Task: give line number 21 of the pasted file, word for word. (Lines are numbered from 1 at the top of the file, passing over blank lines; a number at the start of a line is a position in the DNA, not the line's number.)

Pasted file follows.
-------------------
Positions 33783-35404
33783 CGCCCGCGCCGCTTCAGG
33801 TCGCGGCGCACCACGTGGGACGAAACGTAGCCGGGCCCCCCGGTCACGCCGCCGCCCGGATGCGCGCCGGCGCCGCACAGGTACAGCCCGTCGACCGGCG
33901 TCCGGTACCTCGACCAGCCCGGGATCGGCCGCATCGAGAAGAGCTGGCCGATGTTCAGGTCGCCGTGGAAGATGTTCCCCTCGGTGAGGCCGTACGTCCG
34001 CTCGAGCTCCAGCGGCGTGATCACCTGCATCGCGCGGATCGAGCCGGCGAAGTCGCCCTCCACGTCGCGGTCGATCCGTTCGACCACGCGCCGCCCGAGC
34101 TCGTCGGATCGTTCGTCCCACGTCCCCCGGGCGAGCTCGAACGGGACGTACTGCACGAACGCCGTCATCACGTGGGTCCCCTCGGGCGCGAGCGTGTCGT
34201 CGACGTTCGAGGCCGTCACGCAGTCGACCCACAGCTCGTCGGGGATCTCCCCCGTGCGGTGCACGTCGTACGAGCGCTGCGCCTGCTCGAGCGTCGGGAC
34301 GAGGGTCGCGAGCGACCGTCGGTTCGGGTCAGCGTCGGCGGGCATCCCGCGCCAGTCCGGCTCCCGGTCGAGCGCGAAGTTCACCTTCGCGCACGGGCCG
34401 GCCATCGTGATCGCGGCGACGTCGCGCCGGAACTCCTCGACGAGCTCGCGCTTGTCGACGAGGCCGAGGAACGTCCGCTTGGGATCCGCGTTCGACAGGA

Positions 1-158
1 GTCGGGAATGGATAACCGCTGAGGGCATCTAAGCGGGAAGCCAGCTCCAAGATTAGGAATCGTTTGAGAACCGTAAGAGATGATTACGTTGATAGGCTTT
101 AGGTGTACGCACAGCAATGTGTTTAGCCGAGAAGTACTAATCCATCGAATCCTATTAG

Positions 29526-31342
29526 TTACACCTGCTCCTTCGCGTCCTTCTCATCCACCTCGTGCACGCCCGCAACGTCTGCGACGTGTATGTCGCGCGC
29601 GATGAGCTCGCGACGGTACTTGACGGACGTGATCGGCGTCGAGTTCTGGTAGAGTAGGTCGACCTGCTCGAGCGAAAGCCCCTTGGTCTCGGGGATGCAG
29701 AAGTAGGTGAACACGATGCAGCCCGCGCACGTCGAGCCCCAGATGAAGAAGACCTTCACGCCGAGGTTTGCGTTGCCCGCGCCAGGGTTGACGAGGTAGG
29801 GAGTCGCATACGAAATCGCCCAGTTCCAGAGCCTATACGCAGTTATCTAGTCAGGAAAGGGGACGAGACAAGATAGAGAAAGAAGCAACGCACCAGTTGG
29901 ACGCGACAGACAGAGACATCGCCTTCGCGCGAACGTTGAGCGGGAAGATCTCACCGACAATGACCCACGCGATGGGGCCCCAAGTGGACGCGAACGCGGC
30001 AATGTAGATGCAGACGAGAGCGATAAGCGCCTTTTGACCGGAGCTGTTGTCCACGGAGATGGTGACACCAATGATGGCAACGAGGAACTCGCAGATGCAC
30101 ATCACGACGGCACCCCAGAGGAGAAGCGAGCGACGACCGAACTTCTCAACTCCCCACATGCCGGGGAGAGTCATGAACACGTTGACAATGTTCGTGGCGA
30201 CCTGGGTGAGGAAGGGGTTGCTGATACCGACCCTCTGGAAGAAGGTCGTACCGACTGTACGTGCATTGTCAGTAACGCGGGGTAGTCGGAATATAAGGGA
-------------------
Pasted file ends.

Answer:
30201 CCTGGGTGAGGAAGGGGTTGCTGATACCGACCCTCTGGAAGAAGGTCGTACCGACTGTACGTGCATTGTCAGTAACGCGGGGTAGTCGGAATATAAGGGA